Lords of the Drinks

Babe Ruth, the drunken legend of American baseball


Babe Ruth in a classic pose, enjoying the good life on the waterside.

When talking about American culture it’s only a matter of time before the word ‘baseball’ is dropped. Players like Joe DiMaggio, Mickey Mantle (another great drinker) and Babe Ruth became national heroes. That last one (1895-1948) was chosen as the best baseball player of all times by The Sporting News. Quite impressive if you consider that Ruth was a heavy drinker and smoker, with quite some kilos of overweight.

Babe Ruth was mainly known for his homeruns. In 1927 he was the first player in baseball history to hit 60 homeruns in a single season. In his total career “The Bambino” came to 714 homeruns, while playing for the Boston Red Sox, New York Yankees and Boston Braves. But Ruth didn’t only gained a reputation on the field. His drinking, smoking and womanizing were just as legendary.

The nickname Babe once was given to Ruth as he was quite young when he made his debute in baseball. In time these letters actually got a very new meaning: Beer Alcohol Booze in Excess. The player himself put in little effort to hide his extravagant lifestyle. A famous quote by Ruth is: “It’s simple kids, if you drink and smoke and eat and screw as much as me? Well, kiddos, someday you’ll be just as good at sports.”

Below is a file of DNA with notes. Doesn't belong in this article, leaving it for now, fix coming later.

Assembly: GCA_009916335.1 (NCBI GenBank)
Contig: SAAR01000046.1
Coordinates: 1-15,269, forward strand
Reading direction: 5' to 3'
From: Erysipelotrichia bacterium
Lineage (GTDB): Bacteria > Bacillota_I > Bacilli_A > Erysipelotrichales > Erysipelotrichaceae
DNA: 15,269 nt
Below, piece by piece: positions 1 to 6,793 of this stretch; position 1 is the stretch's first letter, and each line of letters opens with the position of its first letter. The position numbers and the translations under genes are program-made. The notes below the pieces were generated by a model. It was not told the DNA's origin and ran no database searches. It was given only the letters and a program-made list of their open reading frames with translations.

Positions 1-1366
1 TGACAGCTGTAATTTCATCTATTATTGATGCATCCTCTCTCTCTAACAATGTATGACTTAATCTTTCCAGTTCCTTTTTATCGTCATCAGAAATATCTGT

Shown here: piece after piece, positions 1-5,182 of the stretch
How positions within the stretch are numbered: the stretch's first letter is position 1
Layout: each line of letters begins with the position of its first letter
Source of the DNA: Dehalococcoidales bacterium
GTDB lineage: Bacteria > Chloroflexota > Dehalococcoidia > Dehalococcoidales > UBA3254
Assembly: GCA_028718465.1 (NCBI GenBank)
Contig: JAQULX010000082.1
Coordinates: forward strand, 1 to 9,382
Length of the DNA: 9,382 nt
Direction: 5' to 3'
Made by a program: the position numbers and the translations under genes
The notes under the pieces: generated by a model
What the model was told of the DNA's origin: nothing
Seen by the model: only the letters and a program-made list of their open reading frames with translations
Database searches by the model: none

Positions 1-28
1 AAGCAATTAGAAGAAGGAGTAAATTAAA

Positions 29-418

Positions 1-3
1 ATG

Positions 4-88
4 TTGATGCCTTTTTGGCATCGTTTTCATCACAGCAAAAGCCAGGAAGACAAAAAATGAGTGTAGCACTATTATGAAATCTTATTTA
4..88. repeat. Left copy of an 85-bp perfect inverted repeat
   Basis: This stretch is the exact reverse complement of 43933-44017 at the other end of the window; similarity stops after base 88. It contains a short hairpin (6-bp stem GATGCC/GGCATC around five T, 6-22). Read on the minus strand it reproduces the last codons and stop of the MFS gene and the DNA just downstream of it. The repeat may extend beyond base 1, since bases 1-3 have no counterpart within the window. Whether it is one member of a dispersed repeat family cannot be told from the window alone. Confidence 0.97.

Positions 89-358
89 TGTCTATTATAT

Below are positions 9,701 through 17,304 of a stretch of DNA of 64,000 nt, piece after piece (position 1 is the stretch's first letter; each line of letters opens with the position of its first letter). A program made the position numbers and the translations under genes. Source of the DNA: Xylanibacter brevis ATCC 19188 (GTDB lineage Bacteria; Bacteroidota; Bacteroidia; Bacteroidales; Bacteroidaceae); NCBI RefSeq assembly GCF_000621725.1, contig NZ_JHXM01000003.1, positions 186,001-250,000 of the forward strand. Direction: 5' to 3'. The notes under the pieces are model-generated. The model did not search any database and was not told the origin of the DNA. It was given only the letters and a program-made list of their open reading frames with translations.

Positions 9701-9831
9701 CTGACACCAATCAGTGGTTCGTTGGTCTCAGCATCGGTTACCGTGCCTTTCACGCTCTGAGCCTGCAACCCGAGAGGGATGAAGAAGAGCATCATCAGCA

Another cool story is when Babe Ruth visited Chicago for a game against the White Sox. The opponent players afraid of his far hits, and familiar with his reputation as a heavy drinker, took Ruth out the night before. A friendly bartender did his part by overserving Ruth horribly. In the end he was so smashed that everyone was convinced there was no way he could harm the hometeam. Ruth showed up for the game without any sleep and still fairly loaded. Not only did he dominate the game in an impressive way, after it he shocked the players of the White Sox by  asking where they were going for drinks this time.

In 1946 Babe Ruth was diagnozed with cancer. A disease that killed him in 1948 at age 53. His early death may have contributed to his legacy but even during his short life Ruth already was a living legend. He found a place in history as one of the greatest drinkers in the world of sports.

Micky Bumbar

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